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    I foolishly started responded @Esther12 comment on what was important was the calibre of people of the decision makers, by compiling a list of those involved, but it is quite long and possibly not very helpful as it is not immediately clear what the various roles involve:
    • Brain, Nerves & Mind - senior editor Christopher Eccleston
    • Common Mental Disorders - editorial board: Rachel Churchill, Co-ordinating Editor (UK), Sarah Hetrick, Co-ordinating Editor (NZ), Nick Meader, Senior Editor (UK), Peter Coventry, Feedback Editor (UK), Jess Hendon, Managing Editor (UK), Sarah Dawson, Senior Information Specialist (UK), Lindsay Robertson, Systematic Reviewer / Senior Contact Editor) (UK), Steph Sampson, Systematic Reviewer (UK), Noortje Uphoff, Systematic Reviewer/Contact Editor (UK)
    • MS and Rare Diseases of CND - editorial team: Graziella Filippini, Co-ordinating editor (Italy), Liliana Coco, Managing editor (Italy), Andrea Fittipaldo, Information Specialist (Italy), Loredana La Mantia, Quality advisor (Italy), Silvana Simi, Plain Language Summary Writer (Italy), Irene Tramacere, Statistical advisor (Italy)
    • Long Term Conditions and Ageing - senior editor: Cindy Farquhar
    • Metabolic and Endocrine Disorders - editorial board: Bernd Richter, Co-ordinating Editor (Germany), Bianca Hemmingsen, Deputy Co-ordinating Editor (Denmark), Patrick Manning (New Zealand), Didac Mauricio (Spain), Victor Montori (USA), Peter Sawicki (Germany), Norman Waugh (UK)
    On top of those named above there are various consulting editors named for some of the subgroups who seem to be academic specialists.

    Another approach to deciding where ME/CFS might belong would be to consider the other conditions we would consider most relevant to be housed with us?

     
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  6. Esther12

    Esther12 Senior Member (Voting Rights)

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    Thanks for that @Peter Trewhitt - I really should have started doing that myself.

    I had a very vague memory of reading stuff I didn't think was good from Christopher Eccleston.

    A quick google showed him promoting Wessely, Knoop & PACE in a chapter on CFS:

    https://books.google.co.uk/books?id=G7gBCwAAQBAJ&pg=PA119&lpg=PA119&dq="Christopher+Eccleston"+"wessely"&source=bl&ots=-4kBB96hV-&sig=5vQ3soSbyjPgDkSG6VGM0SGs6R0&hl=en&sa=X&ved=2ahUKEwjkqceP6s_fAhUj0uAKHa8hCGYQ6AEwBXoECAgQAQ#v=onepage&q="Christopher Eccleston" "wessely"&f=false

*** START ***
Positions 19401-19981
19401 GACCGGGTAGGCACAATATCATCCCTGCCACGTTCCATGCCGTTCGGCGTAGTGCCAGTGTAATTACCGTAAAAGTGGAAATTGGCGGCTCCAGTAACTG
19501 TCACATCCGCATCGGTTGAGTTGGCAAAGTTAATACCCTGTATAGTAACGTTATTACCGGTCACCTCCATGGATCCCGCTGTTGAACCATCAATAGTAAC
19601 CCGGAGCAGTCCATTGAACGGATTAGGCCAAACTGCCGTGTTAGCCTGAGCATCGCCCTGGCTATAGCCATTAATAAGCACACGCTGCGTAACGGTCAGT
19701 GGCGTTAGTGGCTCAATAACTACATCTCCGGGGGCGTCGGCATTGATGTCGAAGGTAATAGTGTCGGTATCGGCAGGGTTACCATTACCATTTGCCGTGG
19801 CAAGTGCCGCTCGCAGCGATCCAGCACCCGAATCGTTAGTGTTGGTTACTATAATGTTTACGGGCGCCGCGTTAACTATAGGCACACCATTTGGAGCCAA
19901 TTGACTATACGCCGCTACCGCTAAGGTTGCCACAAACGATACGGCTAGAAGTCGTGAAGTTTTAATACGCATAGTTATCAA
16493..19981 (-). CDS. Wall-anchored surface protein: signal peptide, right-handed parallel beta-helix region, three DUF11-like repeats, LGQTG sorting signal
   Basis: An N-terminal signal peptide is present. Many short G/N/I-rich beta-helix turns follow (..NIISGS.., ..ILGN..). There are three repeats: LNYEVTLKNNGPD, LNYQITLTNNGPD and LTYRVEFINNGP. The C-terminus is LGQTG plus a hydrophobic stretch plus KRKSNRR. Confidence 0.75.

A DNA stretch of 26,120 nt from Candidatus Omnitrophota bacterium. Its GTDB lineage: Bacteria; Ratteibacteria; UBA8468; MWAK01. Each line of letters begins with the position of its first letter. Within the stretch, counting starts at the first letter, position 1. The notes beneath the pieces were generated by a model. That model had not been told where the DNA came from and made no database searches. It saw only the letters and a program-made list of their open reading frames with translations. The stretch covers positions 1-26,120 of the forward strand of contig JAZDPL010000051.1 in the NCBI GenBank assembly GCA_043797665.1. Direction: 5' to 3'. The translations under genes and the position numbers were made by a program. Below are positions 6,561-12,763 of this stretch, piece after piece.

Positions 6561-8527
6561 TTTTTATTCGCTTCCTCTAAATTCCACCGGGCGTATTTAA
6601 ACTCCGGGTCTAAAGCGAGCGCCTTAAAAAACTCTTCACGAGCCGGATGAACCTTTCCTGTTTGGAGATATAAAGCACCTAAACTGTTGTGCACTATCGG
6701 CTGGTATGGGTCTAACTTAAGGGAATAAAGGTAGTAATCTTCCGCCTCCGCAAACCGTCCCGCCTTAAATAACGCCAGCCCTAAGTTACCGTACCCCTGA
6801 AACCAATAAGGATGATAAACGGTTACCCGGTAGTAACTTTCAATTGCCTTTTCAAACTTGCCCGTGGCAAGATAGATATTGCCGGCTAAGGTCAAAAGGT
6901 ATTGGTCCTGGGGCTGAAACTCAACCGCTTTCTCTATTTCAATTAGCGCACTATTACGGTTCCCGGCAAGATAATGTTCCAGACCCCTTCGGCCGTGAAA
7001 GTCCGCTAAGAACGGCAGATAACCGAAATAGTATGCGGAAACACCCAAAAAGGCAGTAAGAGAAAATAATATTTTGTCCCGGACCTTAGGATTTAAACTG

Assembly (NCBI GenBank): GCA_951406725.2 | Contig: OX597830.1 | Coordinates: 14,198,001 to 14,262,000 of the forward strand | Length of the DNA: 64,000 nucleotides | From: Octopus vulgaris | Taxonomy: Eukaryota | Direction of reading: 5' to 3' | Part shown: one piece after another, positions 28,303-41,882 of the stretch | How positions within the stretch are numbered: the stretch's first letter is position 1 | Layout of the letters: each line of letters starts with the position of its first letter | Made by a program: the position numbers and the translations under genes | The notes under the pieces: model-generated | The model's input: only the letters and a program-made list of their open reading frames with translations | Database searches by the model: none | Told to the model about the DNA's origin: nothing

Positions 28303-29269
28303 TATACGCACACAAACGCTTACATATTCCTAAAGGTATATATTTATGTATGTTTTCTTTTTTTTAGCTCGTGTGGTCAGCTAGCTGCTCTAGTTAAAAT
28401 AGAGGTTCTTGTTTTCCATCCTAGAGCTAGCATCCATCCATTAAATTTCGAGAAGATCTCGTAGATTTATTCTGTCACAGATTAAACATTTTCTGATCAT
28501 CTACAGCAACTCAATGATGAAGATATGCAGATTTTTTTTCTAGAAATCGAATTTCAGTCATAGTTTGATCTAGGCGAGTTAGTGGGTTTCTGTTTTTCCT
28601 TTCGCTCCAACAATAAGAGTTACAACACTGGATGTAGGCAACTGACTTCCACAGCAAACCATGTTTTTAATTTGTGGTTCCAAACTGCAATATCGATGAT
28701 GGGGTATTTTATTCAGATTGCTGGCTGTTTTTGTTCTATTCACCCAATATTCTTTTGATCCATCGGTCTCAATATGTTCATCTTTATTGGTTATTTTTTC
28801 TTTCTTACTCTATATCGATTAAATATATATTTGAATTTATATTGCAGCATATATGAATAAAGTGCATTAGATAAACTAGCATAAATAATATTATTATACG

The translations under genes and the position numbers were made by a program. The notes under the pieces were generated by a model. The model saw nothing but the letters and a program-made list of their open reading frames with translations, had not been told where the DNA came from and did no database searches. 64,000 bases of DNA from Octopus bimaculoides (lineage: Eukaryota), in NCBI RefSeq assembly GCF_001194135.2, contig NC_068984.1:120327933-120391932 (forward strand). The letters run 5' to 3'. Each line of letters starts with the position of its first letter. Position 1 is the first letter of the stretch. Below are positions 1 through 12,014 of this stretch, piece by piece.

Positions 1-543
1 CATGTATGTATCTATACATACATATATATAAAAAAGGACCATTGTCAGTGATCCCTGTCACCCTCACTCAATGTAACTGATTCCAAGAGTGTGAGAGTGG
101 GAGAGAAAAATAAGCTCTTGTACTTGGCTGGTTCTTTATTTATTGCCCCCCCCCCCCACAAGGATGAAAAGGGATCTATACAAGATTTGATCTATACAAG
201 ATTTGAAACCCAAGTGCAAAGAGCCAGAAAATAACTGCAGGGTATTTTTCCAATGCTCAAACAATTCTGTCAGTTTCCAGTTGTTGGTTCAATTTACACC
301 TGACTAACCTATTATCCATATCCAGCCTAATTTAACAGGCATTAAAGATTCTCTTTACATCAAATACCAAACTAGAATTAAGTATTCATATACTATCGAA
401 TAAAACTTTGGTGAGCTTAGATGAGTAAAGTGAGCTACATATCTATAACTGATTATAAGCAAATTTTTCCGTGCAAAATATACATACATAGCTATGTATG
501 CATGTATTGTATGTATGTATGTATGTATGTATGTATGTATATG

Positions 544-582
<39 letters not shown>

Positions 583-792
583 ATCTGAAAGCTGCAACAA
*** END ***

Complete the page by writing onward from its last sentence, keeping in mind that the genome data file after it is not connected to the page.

Safe to say that we do not want him having any power over us.

    Edit: And to add that this Ecclestone paper on the DWP's introduction of 'fit notes' seems to follow some DWP spin, and is another reason to not want him involved.

    https://www.ncbi.nlm.nih.gov/pmc/articles/PMC3223777/

    edit 2: There's also this paper on fit notes I've not read yet: https://academic.oup.com/occmed/article/63/7/501/1454010

    I can assume people from outside the UK would be better for us.
     
    Last edited: Jan 7, 2019
  7. Barry

    Barry Senior Member (Voting Rights)

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    Given that so little is still known about ME, it is probably easier to identify the groups / sub-groups that ME does not belong to, than precisely where it does belong. One thing is absolutely for certain though: ME does not belong in Common Mental Disorders! That alone illustrates everything that is wrong with current approach to ME - it quite literally adds insult to injury.
     
  8. BruceInOz

    BruceInOz Senior Member (Voting Rights)

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    I get the impression that there is no place in the Cochrane structure for an illness where so little is really known about it's cause.
     
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  9. Sly Saint

    Sly Saint Senior Member (Voting Rights)

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    Dr Who?
     
  10. Barry

    Barry Senior Member (Voting Rights)

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    Up until now it seems there has been - just follow the BPS line and classify everything and anything not yet understood as a mental disorder. Suits money-conscious politicians, empire building psychiatrists aiming to please politicians, etc.
     
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  11. NelliePledge

    NelliePledge Moderator Staff Member